The Ukrainian Military has raised $10.4 million (124.7 million hryvnia) through its fundraiser campaign, the Defense Ministry reports.
$9.8 million (117.5 million hryvnia) will be used towards medical support for the Armed Forces of Ukraine.
Businesses and private individuals have donated to the “Support the Ukrainian army” campaign over the last month and a half.
People can call a “565” mobile number to donate 50 cents to the Ukraine military. Meanwhile, Children have held fairs and bake sales to help raise money, and adults have been bringing essentials, such as food, water, and clothing to soldiers at military bases.
The U.S. recently donated $42 thousand (557.1 thousand hryvnia) and 21.6 thousand euros (332,000 hryvnia) to Ukraine’s Defense Ministry.
An under-financed military
When the new interim government took over on February 27, they were shocked to find that the treasury was empty.
An investigation found that the defense factory had been stealing $81 of every $100 order.
Ukraine’s military budget was $5.3 billion last year, the Sockholm International Peace Research Institute reported in March. That means about $4.293 billion had been stolen from Ukraine’s military funding.
“If the stolen money had been used for modernization of the Ukrainian army, there would not be a problem,” Deputy Prime Minister Vitaliy Yarema said last month.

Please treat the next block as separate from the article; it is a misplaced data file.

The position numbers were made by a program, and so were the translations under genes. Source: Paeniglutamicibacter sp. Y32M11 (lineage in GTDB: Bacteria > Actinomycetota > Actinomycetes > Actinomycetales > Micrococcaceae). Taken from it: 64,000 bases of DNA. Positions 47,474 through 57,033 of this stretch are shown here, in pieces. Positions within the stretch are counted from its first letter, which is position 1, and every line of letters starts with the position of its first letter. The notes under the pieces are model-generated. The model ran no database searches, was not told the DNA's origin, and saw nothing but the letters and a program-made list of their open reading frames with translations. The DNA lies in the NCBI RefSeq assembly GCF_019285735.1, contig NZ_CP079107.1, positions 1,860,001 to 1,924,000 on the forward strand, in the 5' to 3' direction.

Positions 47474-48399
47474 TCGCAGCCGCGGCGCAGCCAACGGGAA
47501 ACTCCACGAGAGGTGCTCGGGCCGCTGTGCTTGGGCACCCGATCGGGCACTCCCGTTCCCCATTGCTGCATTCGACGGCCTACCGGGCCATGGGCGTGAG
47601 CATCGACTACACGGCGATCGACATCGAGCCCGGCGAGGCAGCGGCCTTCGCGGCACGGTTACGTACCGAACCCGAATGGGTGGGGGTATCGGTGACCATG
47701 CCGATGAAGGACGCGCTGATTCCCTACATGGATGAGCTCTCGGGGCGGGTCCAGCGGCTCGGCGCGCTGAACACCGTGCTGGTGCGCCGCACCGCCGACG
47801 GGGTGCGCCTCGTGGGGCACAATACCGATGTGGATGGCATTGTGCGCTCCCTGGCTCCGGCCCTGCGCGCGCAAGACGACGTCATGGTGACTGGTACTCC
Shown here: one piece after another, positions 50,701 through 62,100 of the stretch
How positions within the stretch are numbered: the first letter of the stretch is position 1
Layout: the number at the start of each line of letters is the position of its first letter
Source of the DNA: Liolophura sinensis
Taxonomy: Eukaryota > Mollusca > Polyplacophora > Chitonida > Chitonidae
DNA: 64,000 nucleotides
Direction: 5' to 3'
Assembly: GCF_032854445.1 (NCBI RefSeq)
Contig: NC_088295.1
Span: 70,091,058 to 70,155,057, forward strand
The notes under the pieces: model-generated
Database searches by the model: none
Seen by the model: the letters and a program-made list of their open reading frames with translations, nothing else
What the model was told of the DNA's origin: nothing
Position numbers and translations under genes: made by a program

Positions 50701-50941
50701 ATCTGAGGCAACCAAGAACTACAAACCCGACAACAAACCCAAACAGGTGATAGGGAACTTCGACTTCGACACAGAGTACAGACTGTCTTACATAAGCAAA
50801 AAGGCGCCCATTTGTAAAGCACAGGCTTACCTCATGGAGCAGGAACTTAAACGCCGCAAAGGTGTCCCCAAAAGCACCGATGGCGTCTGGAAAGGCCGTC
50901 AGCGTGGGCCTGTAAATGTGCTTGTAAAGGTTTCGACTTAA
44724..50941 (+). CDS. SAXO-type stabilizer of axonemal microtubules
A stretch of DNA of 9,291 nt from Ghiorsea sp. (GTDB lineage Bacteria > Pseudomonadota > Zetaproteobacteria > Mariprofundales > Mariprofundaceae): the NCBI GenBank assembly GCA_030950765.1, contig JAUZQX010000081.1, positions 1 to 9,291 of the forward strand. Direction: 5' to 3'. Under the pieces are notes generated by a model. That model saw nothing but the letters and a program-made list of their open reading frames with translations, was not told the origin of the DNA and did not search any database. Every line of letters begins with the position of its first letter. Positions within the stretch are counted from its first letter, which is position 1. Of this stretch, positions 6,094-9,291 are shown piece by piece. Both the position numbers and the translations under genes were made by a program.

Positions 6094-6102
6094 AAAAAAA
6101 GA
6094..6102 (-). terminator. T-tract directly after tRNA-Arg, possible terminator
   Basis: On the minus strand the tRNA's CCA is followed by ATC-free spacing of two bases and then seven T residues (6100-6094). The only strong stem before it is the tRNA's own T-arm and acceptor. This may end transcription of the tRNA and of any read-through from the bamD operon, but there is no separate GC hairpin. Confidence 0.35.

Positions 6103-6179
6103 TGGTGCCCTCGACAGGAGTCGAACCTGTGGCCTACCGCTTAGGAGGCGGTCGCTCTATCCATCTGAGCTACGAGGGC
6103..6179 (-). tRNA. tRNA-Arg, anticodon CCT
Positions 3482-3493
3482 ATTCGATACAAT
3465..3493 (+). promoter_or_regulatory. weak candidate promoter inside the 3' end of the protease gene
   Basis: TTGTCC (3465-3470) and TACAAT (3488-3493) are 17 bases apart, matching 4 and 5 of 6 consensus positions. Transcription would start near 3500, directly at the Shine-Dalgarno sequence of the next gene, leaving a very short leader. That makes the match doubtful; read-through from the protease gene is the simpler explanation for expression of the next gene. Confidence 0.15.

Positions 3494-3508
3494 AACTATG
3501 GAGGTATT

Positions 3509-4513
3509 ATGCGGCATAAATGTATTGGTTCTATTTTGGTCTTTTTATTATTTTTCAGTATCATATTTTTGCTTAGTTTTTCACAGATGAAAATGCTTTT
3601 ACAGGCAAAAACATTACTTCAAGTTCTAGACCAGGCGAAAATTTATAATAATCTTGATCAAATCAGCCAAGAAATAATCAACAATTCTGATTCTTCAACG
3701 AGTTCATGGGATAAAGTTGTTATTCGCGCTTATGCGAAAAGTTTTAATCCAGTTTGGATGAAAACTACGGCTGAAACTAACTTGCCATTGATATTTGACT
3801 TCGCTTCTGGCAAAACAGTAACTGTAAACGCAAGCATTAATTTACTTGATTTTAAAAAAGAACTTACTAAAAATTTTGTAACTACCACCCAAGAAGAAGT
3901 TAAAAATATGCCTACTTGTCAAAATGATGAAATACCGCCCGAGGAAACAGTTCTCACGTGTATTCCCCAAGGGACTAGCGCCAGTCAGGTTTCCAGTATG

Ukraine’s army has suffered heavily in the recent months because of its extreme lack of funding.
In an article by The Washington Post, 26-year-old Pavlo Podobied said: “The army became impoverished from the inside–money and materiel were stolen. They didn’t have equipment, and meals were cheap macaroni and a small piece of tough meat.”
During the invasion of Crimea by Russian soldiers in March, the Ukrainian military was too starved of essential equipment to put up much of a resistance to the foreign forces, and became dependent on the local residents to supply them.
“Local people started bringing them [the Ukrainian soldiers] food, water, SIM cards,” Podobied said. “The soldiers were depending on them.”
Heroika, an organization that Podobied helped found, had previously been tending to the graves of Ukrainians who fought for independence in the 1917 Russian Revolution, but has now turned its attention towards helping the country’s present-day army.
“We began collecting money to buy uniforms and ammunition,” Podobied said. “Soldiers at one checkpoint had only one radio, and it broke after the second day.”
He described the reaction of some Ukrainian soldiers who received 30 pairs of safety glasses from Heroika: “When we brought them [the glasses] to the base, it was like Christmas. They had only seen them in ads.”
Those in charge of Ukraine’s military not only stole, but young men routinely paid bribes to avoid service, which left the ranks under-filled and consisting mostly of the poor, Podobied told The Washing Post.
Western countries have sent supplies to the impoverished military in the recent months. In March, France donate body armor to the Ukrainian Armed Forces, something which it lacks. The U.S. then donated $3.5 million worth of equipment–consisting of helmets, sleeping mats, water purification kits, generators, medical supplies, and 300,000 MREs (Meals Ready to Eat).
Last month, the Ukraine’s Defense Ministry deputy supply chief said that the army had only about 30 to 40% of what it needed. But in light of the recent, selfless donations by individuals, businesses, and countries, the Ukrainian military seems to be heading along the right path towards a long and difficult journey to recovery.